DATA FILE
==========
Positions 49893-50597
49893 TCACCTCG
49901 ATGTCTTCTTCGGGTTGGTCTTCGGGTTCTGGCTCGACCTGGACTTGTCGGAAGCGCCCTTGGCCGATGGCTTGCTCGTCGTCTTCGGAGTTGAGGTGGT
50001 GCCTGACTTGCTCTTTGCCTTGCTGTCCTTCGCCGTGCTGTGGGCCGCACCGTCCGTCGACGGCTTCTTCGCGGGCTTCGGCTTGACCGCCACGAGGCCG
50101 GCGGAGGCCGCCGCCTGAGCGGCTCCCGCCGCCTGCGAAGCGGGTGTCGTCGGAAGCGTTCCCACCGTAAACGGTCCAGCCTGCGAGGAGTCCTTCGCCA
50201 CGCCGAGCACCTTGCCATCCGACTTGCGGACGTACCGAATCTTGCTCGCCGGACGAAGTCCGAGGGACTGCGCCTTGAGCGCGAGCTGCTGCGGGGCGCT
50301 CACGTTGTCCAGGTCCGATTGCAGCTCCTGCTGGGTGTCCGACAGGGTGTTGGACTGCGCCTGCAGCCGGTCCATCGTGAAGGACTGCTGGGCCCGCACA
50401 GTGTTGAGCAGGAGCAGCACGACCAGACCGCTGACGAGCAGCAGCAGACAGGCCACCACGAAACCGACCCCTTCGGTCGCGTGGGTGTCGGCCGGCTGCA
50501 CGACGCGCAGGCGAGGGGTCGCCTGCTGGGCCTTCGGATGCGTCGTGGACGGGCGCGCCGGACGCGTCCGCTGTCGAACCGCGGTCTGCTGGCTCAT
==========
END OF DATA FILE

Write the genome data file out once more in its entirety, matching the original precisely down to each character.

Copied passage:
Positions 49893-50597
49893 TCACCTCG
49901 ATGTCTTCTTCGGGTTGGTCTTCGGGTTCTGGCTCGACCTGGACTTGTCGGAAGCGCCCTTGGCCGATGGCTTGCTCGTCGTCTTCGGAGTTGAGGTGGT
50001 GCCTGACTTGCTCTTTGCCTTGCTGTCCTTCGCCGTGCTGTGGGCCGCACCGTCCGTCGACGGCTTCTTCGCGGGCTTCGGCTTGACCGCCACGAGGCCG
50101 GCGGAGGCCGCCGCCTGAGCGGCTCCCGCCGCCTGCGAAGCGGGTGTCGTCGGAAGCGTTCCCACCGTAAACGGTCCAGCCTGCGAGGAGTCCTTCGCCA
50201 CGCCGAGCACCTTGCCATCCGACTTGCGGACGTACCGAATCTTGCTCGCCGGACGAAGTCCGAGGGACTGCGCCTTGAGCGCGAGCTGCTGCGGGGCGCT
50301 CACGTTGTCCAGGTCCGATTGCAGCTCCTGCTGGGTGTCCGACAGGGTGTTGGACTGCGCCTGCAGCCGGTCCATCGTGAAGGACTGCTGGGCCCGCACA
50401 GTGTTGAGCAGGAGCAGCACGACCAGACCGCTGACGAGCAGCAGCAGACAGGCCACCACGAAACCGACCCCTTCGGTCGCGTGGGTGTCGGCCGGCTGCA
50501 CGACGCGCAGGCGAGGGGTCGCCTGCTGGGCCTTCGGATGCGTCGTGGACGGGCGCGCCGGACGCGTCCGCTGTCGAACCGCGGTCTGCTGGCTCAT